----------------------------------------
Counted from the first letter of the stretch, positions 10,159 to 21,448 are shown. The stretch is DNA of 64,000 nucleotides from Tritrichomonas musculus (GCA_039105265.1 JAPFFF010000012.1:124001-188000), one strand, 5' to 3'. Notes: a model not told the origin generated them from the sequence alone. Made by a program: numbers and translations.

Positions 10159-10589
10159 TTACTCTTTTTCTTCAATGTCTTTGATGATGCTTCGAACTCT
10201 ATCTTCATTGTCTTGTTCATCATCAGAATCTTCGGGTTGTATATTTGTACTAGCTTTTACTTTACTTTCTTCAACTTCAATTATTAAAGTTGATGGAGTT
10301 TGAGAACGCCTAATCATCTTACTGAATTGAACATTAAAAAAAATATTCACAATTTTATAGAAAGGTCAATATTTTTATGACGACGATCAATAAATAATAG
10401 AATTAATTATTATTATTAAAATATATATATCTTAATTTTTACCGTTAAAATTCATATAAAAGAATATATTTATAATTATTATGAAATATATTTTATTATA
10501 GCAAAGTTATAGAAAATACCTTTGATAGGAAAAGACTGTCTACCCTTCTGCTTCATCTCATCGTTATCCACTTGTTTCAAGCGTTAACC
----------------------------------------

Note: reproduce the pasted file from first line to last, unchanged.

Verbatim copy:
Counted from the first letter of the stretch, positions 10,159 to 21,448 are shown. The stretch is DNA of 64,000 nucleotides from Tritrichomonas musculus (GCA_039105265.1 JAPFFF010000012.1:124001-188000), one strand, 5' to 3'. Notes: a model not told the origin generated them from the sequence alone. Made by a program: numbers and translations.

Positions 10159-10589
10159 TTACTCTTTTTCTTCAATGTCTTTGATGATGCTTCGAACTCT
10201 ATCTTCATTGTCTTGTTCATCATCAGAATCTTCGGGTTGTATATTTGTACTAGCTTTTACTTTACTTTCTTCAACTTCAATTATTAAAGTTGATGGAGTT
10301 TGAGAACGCCTAATCATCTTACTGAATTGAACATTAAAAAAAATATTCACAATTTTATAGAAAGGTCAATATTTTTATGACGACGATCAATAAATAATAG
10401 AATTAATTATTATTATTAAAATATATATATCTTAATTTTTACCGTTAAAATTCATATAAAAGAATATATTTATAATTATTATGAAATATATTTTATTATA
10501 GCAAAGTTATAGAAAATACCTTTGATAGGAAAAGACTGTCTACCCTTCTGCTTCATCTCATCGTTATCCACTTGTTTCAAGCGTTAACC